Atlantic Shores Offshore Wind Scores New York Bight Lease Area

opens in a new windowAtlantic Shores Offshore Wind Scores New York Bight Lease Area / The SandPaper / 3/2/22

By Gina G. Scala

HISTORIC: The Feb. 23-25 offshore wind auction netted $4.37 billion in offers. (Supplied Photo)

One of the six companies that successfully bid for a slice of the 488,000 acres of offshore wind energy leases in the New York Bight last month already has plans in place to construct the largest single offshore wind project in New Jersey, approximately 10 to 20 miles off the coast between Atlantic City and Barnegat Light.

Atlantic Shores Offshore Wind Bight LLC, a wholly owned subsidiary of Atlantic Shores Wind LLC, was awarded 79,351 acres, paying $780 million for the lease area, according to the U.S. Department of Interior.

“We are very excited to have a lease area in the New York Bight, enabling us to provide more clean, renewable power from offshore wind projects to East Coast residents,” said Joris Veldhoven, commercial and finance director at Atlantic Shores Offshore Wind. “This New York Bight lease, in combination with our existing portfolio offshore energy projects, solidifies Atlantic Shores’ position as a driving force to establish this new industry and deliver clean, renewable power while protecting our natural resources.”

Just last year, the New Jersey Board of Public Utilities awarded Atlantic Shores Offshore Wind Project 1 the right to receive offshore renewable energy certificates for its 1,510 megawatts offshore wind project. That project is expected to power more than 700,000 homes from within its existing 183,000-acre lease area off the coast of New Jersey. The project calls for an array of 111 turbines to be built in the southernmost portion of the company’s federal lease, 12 miles off Absecon Inlet, and probably will not be visible to LBI during the summer tourist season, officials said during a virtual open house held last summer.

“If you add that (New York Bight) potential to what has already been proposed in the Ocean Wind and Atlantic Shore projects, there is actually enough wind energy to exceed the governor’s goal by 60%,” said Bob Stern, president of Save Long Beach Island Inc., known locally as LBI Wind Without Impact. “So the governor has the luxury of looking at various areas and providing direction as to which area to pursue or which to not.”

Stern, a Beach Haven resident, former director of environmental compliance for the U.S. Department of Energy and a founding member of the coalition, said four of the lease areas BOEM accepted bids on are in Hudson South, an area his organization has encouraged the federal agency to look at in its process of selecting sites. The area, according to Stern, has the wind energy potential of generating 6,890 megawatts. Gov. Phil Murphy’s total goal is 7,500 megawatts, he added.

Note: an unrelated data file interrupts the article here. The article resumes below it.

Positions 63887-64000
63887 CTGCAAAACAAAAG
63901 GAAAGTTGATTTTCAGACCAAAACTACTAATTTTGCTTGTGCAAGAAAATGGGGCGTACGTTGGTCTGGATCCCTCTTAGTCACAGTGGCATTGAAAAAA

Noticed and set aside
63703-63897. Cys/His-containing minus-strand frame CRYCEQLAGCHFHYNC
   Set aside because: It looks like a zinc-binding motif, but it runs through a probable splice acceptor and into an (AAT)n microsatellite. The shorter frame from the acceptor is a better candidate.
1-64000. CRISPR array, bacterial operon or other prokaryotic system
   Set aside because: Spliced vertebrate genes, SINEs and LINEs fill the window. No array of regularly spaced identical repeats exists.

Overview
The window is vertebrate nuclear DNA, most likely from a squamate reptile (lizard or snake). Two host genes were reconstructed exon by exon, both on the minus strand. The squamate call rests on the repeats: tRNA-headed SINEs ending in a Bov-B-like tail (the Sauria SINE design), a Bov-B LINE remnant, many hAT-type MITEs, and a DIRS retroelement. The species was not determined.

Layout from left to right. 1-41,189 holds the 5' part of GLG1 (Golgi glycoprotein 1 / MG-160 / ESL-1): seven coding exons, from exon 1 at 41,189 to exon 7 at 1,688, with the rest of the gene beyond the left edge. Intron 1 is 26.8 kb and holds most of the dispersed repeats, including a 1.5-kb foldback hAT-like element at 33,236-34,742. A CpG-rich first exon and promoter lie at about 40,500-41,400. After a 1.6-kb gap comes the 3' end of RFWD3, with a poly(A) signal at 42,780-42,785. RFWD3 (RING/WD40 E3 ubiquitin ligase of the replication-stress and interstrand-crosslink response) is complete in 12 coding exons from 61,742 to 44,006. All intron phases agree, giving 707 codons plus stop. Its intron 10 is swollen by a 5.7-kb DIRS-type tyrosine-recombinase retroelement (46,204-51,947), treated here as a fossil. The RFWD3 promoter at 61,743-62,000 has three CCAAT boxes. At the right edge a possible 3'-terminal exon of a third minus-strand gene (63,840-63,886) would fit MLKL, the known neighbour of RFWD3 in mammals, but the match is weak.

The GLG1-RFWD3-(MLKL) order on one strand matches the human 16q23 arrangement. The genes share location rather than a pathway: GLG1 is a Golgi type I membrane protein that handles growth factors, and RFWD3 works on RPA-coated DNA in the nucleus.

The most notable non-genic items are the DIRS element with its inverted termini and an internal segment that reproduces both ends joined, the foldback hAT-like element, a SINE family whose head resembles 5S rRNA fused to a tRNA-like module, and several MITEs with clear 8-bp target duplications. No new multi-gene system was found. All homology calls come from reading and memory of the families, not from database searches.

“We would suggest that this is an opportune time for the governor to appoint a committee of agency and public representatives to review the direction of the New Jersey offshore wind program and provide recommendations to him in that regard,” Stern said. “We would, of course, be more than glad to participate constructively in such an effort.”

In the meantime, environmental groups around the state lauded the nation’s highest-grossing competitive offshore energy auction in history, which drew $4.37 billion in competitive winning bids.

“We applaud efforts that affirm our state’s commitment to fight climate change while protecting our precious natural resources by moving to renewable energy sources like offshore wind,” said Eric Stiles, president and chief executive officer of New Jersey Audubon. “Reducing our dependence on fossil fuels will mitigate negative impacts due to climate change and will benefit wildlife populations throughout the coast.”

Jody Stewart, organizer for New Jersey Resource Project, said transitioning to clean, renewable energy is necessary to leave future generations safe communities.

“We are proud New Jersey is taking bold measures to lead in the offshore wind industry, by creating a cleaner form of energy and giving southern New Jersey economic opportunities we did not have in the past,” she added.

— Gina G. Scala

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